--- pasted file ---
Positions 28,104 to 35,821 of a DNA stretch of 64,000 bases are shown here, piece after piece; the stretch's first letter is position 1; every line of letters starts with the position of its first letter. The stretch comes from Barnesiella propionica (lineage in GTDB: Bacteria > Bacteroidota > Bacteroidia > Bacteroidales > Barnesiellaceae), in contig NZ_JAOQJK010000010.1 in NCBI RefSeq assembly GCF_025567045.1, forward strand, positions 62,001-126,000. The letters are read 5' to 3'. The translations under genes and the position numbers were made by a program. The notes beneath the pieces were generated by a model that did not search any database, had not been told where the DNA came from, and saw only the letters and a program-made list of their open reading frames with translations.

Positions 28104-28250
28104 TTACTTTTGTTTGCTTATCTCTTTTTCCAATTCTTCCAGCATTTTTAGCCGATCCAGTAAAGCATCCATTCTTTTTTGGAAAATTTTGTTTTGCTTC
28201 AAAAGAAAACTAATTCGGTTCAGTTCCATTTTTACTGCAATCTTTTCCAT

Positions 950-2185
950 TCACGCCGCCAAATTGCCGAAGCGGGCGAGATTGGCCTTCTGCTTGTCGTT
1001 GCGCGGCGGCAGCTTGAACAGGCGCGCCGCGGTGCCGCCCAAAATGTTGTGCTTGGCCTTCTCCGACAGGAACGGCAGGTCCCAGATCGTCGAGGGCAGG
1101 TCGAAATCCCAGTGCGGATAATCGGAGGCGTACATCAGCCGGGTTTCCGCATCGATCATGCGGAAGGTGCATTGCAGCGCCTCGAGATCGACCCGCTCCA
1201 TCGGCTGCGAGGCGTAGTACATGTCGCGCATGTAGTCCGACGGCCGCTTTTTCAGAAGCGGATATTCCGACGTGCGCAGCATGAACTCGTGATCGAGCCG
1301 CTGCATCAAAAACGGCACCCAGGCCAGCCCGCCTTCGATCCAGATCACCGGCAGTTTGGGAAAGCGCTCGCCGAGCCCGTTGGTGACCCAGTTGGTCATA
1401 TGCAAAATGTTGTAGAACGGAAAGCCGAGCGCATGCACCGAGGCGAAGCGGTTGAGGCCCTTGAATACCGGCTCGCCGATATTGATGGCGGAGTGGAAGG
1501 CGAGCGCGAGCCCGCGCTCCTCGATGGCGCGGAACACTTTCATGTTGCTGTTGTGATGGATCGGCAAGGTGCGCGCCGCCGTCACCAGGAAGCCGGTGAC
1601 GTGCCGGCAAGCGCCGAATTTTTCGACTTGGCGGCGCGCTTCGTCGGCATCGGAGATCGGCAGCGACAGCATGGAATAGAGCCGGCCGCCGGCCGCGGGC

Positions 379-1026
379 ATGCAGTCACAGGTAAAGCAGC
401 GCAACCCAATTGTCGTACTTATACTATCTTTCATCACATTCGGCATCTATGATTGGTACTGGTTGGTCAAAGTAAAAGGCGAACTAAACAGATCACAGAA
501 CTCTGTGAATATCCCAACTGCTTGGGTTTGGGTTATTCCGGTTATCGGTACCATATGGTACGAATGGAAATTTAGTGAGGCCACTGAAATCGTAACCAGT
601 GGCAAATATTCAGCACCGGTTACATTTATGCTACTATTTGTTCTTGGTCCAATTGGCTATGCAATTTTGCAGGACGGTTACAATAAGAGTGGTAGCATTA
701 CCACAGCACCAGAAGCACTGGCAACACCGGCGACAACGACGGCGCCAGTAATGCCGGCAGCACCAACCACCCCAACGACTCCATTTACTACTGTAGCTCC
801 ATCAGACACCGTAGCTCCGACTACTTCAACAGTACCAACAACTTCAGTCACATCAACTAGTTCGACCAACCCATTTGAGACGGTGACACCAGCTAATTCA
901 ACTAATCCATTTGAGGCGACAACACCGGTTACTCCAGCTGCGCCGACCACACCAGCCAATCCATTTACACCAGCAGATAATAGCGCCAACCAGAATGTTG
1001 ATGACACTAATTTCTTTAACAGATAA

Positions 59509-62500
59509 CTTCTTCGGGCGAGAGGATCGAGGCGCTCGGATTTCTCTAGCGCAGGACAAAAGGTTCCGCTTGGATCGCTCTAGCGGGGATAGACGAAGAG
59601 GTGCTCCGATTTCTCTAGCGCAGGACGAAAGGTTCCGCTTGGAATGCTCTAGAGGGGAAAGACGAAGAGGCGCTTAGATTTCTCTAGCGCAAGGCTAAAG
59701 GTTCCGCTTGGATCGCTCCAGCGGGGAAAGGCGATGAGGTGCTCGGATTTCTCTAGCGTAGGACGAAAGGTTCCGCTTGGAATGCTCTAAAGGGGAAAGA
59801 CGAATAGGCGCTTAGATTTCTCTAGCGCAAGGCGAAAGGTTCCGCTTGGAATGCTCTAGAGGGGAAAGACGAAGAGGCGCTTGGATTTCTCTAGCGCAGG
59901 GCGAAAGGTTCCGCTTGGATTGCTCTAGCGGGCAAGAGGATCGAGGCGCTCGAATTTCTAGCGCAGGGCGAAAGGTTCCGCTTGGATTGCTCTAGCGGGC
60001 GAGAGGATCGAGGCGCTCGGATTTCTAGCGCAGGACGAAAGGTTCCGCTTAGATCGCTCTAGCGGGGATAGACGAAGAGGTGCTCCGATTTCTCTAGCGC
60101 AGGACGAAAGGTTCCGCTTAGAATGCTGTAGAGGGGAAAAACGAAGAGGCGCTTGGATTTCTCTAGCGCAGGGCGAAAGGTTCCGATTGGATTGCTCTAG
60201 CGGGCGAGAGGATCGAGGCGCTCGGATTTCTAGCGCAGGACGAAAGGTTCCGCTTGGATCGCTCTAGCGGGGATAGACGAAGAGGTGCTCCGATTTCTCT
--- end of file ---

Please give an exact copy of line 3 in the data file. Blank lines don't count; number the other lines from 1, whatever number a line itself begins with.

28104 TTACTTTTGTTTGCTTATCTCTTTTTCCAATTCTTCCAGCATTTTTAGCCGATCCAGTAAAGCATCCATTCTTTTTTGGAAAATTTTGTTTTGCTTC